European finance ministers are following through on the accord made at the European Summit held June 28 and 29 to create a single regulatory agency under the watchful eyes of the European Central Bank (ECB). The single body would oversee 25 or more of Europe’s largest banks and allow smaller banks to remain under their particular nation’s banking authorities. The agency would be based in Brussels.
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There is little expectation, however, that the ministers will make much progress on drafting the details of the proposals outlined at the Summit. Most of the attention of officials at the meeting will likely be on structuring the €100 billion aid package to Spain’s banking system.
The Greek bailout as well as a bailout for Cypress are also expected to be main discussion points. The establishment of the single banking authority was announced at the Summit as a major breakthrough. It also was proclaimed to be a pre-condition for providing aid to failing European banks.
First duties of the authority would be to ensure compliance with European Union guidelines. The ability to determine a failing bank’s fate and to provide deposit insurance would come later.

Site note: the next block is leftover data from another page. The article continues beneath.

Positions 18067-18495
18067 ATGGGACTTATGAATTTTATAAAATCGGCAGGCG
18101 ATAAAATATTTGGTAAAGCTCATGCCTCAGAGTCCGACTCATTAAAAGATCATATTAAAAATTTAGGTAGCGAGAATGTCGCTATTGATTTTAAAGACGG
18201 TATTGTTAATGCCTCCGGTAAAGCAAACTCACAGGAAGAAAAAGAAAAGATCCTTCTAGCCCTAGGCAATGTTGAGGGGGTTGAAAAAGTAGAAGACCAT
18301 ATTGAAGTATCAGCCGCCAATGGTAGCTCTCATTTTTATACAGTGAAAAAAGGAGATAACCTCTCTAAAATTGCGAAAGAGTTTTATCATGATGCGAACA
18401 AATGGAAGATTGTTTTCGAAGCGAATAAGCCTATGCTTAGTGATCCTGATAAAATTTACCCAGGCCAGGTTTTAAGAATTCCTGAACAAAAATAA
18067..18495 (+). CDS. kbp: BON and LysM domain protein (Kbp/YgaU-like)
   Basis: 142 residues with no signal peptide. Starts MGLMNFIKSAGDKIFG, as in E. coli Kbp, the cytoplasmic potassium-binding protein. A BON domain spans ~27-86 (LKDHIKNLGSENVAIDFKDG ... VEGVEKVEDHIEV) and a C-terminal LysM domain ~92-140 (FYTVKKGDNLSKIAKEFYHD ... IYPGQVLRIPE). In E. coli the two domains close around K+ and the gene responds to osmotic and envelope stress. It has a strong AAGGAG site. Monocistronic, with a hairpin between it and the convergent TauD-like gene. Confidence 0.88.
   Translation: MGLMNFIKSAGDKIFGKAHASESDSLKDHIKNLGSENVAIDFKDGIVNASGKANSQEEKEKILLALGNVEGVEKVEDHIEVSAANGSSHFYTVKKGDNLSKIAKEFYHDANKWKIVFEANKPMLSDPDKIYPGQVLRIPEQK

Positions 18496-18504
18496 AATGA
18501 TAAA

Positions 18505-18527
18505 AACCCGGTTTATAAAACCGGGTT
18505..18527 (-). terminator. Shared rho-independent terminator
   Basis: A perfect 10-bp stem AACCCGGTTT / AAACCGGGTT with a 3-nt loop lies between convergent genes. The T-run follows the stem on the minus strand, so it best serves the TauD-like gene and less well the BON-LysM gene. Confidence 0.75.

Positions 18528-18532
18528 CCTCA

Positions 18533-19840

Obstacles still exist to the formation of the ECB agency. Germany, for one, is concerned that overseeing an agency of this type might interfere with the ECB’s charge to control price increases. It fears that the ECB might come under pressure to take inflationary tactics in the process of helping distressed banks.
The attempt to base the oversight agency in Brussels rather than Frankfurt (the ECB’s base) is an attempt to allay those concerns. European nations want to retain power and do not wish to locate an authority outside the European Union.
The London-based European Banking Authority (EBA) conducted stress tests on European banks last year which painted a gloomy picture. The EBA has been the bank regulatory oversight body for Europe since January of 2011.